Sunday, May 15, 2011

Lobster: A Cape Cod Delicacy

Living on Cape Cod and having access to lobster year round is a treat, and I could certainly eat it more often than I do, but that would spoil the experience for me. Lobster is a delicacy and should be treated as such in my book. Whether we are serving it to friends who visit, or I'm preparing it for my family,  it's a special event.

My preference is steamed and served with drawn butter, or a homemade mayonnaise for dipping. Mayo was the choice this time around as we had artichokes that needed to be dipped, too.

Baby Artichokes
Wash and trim the tops and cut off a bit of the bottom. Slice them in half, place in a shallow pan with an inch of water and a tbsp of olive oil. When the water boils add a pinch of salt. I steamed mine on the grill where I also cooked the lobster. This avoids having your house smell like a fish market for the next three days. Lots of folks here on the Cape have them steamed at the fish market, and this is a great option especially if you're visiting and don't have the required cooking tools, but I prefer to be in control of the cooking time, so the grill works well for me.

Cook the artichokes for about 25 minutes, or until the the leaves and center are tender. With the baby artichokes you can eat the entire heart as they don't have the prickly center, or choke, like the larger ones. You'll also be able eat almost the entire leaf once you get past the outside layers as they're very tender.

When you have about 15 minutes left on the cooking time for the artichokes place a large pot, filled with about 2 inches of water, on the grill. You can use a vegetable steamer to keep the lobsters out of the water. When the water starts to boil add the lobsters (1.5 lbs each) and allow to steam for about 12 minutes. Rule of thumb is 10 minutes for the first pound and 3 minutes for each additional pound.  Remove from the heat and cool for a few minutes before eating. Some say you should kill the lobster before cooking, while others just throw them in the pot. Here's a link on how to kill a lobster. Personally, I think killing them first results in more tender meat, but I understand that for some this is hard to do, so the link above offers a few techniques that might make the process a bit more palatable for those who choose to cook at home.

Sun-dried Tomato and Basil Mayonnaise:
2 Egg yolks (organic)
Juice of 1/2 lemon (add a little more if you like a more intense lemon flavor)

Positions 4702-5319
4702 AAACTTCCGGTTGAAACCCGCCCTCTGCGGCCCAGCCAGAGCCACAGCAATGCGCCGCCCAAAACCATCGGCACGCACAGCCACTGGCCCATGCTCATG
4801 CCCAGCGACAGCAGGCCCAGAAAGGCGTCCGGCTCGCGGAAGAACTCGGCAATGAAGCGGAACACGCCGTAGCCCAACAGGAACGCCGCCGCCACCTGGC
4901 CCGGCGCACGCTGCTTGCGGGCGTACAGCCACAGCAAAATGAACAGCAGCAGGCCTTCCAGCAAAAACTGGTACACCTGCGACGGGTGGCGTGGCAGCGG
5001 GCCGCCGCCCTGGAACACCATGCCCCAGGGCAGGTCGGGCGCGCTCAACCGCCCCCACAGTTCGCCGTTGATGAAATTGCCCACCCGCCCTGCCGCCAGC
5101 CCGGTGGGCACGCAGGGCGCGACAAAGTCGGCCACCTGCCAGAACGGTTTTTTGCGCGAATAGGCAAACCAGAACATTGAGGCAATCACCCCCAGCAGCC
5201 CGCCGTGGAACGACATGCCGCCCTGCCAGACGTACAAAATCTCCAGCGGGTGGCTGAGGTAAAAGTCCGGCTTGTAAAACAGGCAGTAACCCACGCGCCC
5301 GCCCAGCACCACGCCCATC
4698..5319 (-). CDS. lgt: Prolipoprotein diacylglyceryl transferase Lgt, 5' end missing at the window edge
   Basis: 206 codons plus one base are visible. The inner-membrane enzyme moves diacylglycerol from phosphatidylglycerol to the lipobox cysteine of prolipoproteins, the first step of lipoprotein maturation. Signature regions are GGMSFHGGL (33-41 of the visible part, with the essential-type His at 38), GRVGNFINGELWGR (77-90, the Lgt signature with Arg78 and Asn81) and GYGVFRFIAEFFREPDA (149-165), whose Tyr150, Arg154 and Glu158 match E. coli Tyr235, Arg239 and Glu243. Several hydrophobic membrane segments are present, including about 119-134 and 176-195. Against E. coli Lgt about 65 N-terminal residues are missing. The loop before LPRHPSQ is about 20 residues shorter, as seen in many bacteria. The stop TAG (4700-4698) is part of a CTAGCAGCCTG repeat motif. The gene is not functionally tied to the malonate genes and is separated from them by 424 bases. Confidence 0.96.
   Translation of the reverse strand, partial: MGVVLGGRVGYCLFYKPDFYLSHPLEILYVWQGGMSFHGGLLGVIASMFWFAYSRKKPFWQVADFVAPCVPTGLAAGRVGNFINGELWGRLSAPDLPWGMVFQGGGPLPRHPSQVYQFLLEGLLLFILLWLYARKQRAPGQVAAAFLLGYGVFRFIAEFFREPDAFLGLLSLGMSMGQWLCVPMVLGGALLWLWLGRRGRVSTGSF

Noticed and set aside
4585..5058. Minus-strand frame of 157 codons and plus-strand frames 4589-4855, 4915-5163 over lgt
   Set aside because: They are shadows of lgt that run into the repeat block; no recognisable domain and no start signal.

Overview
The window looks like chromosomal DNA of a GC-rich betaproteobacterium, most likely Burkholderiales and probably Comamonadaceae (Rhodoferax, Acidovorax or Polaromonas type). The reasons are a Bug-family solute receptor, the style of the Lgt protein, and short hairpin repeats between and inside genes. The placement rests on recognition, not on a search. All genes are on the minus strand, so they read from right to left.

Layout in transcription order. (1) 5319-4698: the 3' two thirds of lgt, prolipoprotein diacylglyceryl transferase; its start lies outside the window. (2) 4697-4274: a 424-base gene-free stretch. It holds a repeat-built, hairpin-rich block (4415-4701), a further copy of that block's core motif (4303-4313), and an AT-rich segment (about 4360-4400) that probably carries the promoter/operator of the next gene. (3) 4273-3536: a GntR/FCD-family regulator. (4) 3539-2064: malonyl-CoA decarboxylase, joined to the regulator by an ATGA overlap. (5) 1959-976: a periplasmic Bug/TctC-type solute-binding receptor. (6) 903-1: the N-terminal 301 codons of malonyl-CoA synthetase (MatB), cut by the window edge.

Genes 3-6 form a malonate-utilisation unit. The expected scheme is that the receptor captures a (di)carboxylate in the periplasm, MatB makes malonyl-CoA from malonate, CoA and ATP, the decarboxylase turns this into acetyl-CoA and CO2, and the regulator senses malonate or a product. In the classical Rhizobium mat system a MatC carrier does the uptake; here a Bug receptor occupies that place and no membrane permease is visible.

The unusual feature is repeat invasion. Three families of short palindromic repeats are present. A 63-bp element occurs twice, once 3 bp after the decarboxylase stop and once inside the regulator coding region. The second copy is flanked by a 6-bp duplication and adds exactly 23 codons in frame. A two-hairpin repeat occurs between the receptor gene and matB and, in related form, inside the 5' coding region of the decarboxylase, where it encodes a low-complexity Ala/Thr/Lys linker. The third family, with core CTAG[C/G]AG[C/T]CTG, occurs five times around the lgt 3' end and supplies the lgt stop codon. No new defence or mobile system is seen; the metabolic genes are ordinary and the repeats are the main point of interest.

1/3 cup olive oil
4-5 fresh basil leaves
Salt and pepper to taste

Place the egg yolks, lemon juice, basil leaves and tomato paste in a food processor, or blender. Mix well, then with the motor running slowly add the oil until it forms a nice smooth paste. Add salt and pepper to taste.

That first bite reminds me of all the special meals we've shared over the years with family and friends. Surely the pure joy we experience, as we enjoy this gastronomical delight, is what earns lobster it's place of honor at our table.

Wednesday, May 4, 2011

Mum's Pork Chops

Growing up in a large family, who sat down together for dinner every night, served me well. Taking meals together is important for our physical and emotional well-being. We need that time to talk with each other, to catch up on our daily activities, and it's equally important to me that we serve fresh, home-cooked food. My mother managed to feed six children and two adults just about every night of the week. Our plate consisted of a portion of meat, a vegetable, and a starch. Portions were well-balanced and nutritious. Most meals were accompanied with a tossed salad of lettuce, peppers, tomatoes, and cukes. She dressed it with olive oil, red wine vinegar, onion and garlic salt, and pepper. Simple, yet delicious. She knew the perfect balance of oil to vinegar, so it wasn't too tangy, nor dripping in dressing. The flavors of the vegetables were enhanced, not overpowered. She has said she isn't a great cook, perhaps adequate, but I disagree. She made basic, simple, straightforward meals prepared with fresh ingredients, and they were delicious.

My mother has a knack for coming up with some tasty combinations and her pork chops continue to be one of my favorites. I love preparing simple, delicious home-cooked food for my family. It's the power of example at work, for sure.

Mum's Pork Chops
4 Pork Chops (preferably with the bone-in, much tastier that way)
2 cloves of sliced garlic
1 tbsp of Tamari or Soy Sauce
1 tsp sugar or 1 tbsp of Mirin
2 scallions, sliced

Marinate the pork chops for about 2-3 hours, turning occasionally. Grill over medium heat until internal temperature reaches 160 degrees. I cooked 1 inch chops for about 12 minutes on each side.

Green Beans with Shallots and Lemon
1 lb of green beans
4 Shallots sliced thinly
Zest from one small lemon
Juice of 1/2 lemon
Tsp of Mirin
Tbsp olive oil
Tbsp butter (optional, if you choose to omit add a little more olive oil)

Snip the ends of the beans and steam until just tender. Drain and set aside. Melt the olive oil and butter in a saute pan. Saute the shallots until they just start to brown, add the lemon zest and cook for 2 minutes. Add the beans to the pan and combine with the shallots and lemon. Squeeze the 1/2 lemon over the beans. Heat until the beans are warm.

Thanks, Mum xo